Caribou Island by David Vann
Published by Harper, an imprint of HarperCollins
Review copy provided by the publisher via NetGalley
On a small island in Alaska, Gary and Irene’s marriage is deteriorating rapidly. After thirty years together, they are attempting to build a cabin on Caribou Island to reclaim the feelings they first had when they came to Alaska to live. But the project is not going well – they are blindly attempting to put the cabin together, the weather is atrocious, Irene is struck with awful migraines that leave her bedridden, and Gary becomes obsessed with getting this cabin built at any cost. Caught in the drama is their adult daughter Rhoda, who is dealing with the disappointments of her own life as well as the issues between her parents. Caribou Island is a darkly honest and beautifully written novel about one couple’s journey to redemption.
When I finished reading Caribou Island, I can honestly say that my feelings for the novel were all over the place. I had a very difficult time trying to figure out if I actually liked the book or if I strongly disliked it – it definitely could have gone either way. And now, several weeks later, I’m still trying unsuccessfully to wrap my brain around this novel. On the one hand, the writing is excellent – dark, atmospheric, the kind of writing that draws the reader into a book, regardless of the actual story. On the other hand, the characters were flawed to the point where I strongly disliked them, the story itself is extremely depressing, and it left me with such strange, confused feelings.
I still can’t say for sure that I liked or disliked Caribou Island, but what I can say is that I appreciated the novel. The writing really is stunning. Several times throughout the book I had to pause and ask myself if I wanted to continue reading such a depressing novel, and every time I decided to continue on with it because of how much I was enjoying Vann’s writing.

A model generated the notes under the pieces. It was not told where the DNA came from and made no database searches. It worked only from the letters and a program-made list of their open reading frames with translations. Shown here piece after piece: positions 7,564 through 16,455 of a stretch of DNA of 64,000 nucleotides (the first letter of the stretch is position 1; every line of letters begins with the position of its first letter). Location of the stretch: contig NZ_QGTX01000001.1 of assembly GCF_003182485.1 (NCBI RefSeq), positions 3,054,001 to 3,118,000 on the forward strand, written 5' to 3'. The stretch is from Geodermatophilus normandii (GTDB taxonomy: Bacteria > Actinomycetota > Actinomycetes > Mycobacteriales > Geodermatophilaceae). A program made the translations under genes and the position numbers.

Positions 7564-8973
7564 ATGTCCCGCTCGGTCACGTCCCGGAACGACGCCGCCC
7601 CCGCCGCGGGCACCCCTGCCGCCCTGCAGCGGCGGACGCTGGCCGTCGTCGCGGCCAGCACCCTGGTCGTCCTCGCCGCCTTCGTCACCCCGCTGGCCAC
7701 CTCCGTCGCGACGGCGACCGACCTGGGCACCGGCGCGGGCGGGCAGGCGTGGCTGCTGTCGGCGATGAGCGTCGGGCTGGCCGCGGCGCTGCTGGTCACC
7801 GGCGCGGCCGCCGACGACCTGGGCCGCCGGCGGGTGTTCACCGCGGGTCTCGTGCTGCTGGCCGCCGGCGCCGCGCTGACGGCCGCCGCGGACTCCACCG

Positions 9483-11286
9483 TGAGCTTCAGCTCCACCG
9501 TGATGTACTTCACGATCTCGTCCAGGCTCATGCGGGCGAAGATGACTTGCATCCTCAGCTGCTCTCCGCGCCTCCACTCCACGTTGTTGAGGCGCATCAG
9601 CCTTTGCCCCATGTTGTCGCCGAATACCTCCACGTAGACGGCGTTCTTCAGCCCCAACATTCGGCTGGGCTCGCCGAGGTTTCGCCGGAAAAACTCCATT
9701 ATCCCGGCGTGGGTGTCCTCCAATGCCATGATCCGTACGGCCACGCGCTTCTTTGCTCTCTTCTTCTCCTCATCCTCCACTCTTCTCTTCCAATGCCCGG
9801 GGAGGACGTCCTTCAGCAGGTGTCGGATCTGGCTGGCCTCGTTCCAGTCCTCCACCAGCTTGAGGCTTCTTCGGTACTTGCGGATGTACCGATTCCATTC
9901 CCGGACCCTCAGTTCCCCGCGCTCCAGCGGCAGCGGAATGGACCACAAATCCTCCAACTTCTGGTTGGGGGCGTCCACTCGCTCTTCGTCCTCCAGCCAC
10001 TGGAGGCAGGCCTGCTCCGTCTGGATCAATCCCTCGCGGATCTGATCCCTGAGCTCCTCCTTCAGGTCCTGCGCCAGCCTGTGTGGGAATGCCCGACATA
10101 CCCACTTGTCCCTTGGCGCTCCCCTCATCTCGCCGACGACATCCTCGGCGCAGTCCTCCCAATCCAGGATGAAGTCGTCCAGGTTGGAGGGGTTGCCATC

Every single character in this novel is impossible to like. Gary is obsessed with building this cabin, no matter the cost, and basically ignores his wife’s excruciating pain as she deals with her migraines. Irene has already given up on Gary and everything else in her life, and is simply putting on a show for him, building the cabin because he wants her to. Rhoda is okay, but her boyfriend is not a good guy and she doesn’t seem to see him for his true self. In a way I admire Vann for creating these despicable characters that the reader can’t help but want to understand, but also I have to admit to being annoyed with how much I disliked these people. It was difficult to find any redeeming qualities in them, to connect with them at all, which made the overall reading experience somewhat depressing.
I have a love/hate relationship with the ending of Caribou Island. It was very fitting to the rest of the story – it’s shocking, sad, and actually makes a lot of sense given the rest of the book. But it made me feel so very depressed and when I closed the book I had a difficult time shaking the feelings of sadness I was experiencing. It was just such a hopeless ending, such a terrible thing to happen to this family – it made it difficult for me to say I enjoyed the book as a whole.
So, all that being said, in the end the word “appreciate” best captures the way I feel about this novel. I appreciate what David Vann did here, even though I didn’t particularly like it. I would recommend Caribou Island for readers who delight in fantastic writing and darker, more somber fiction.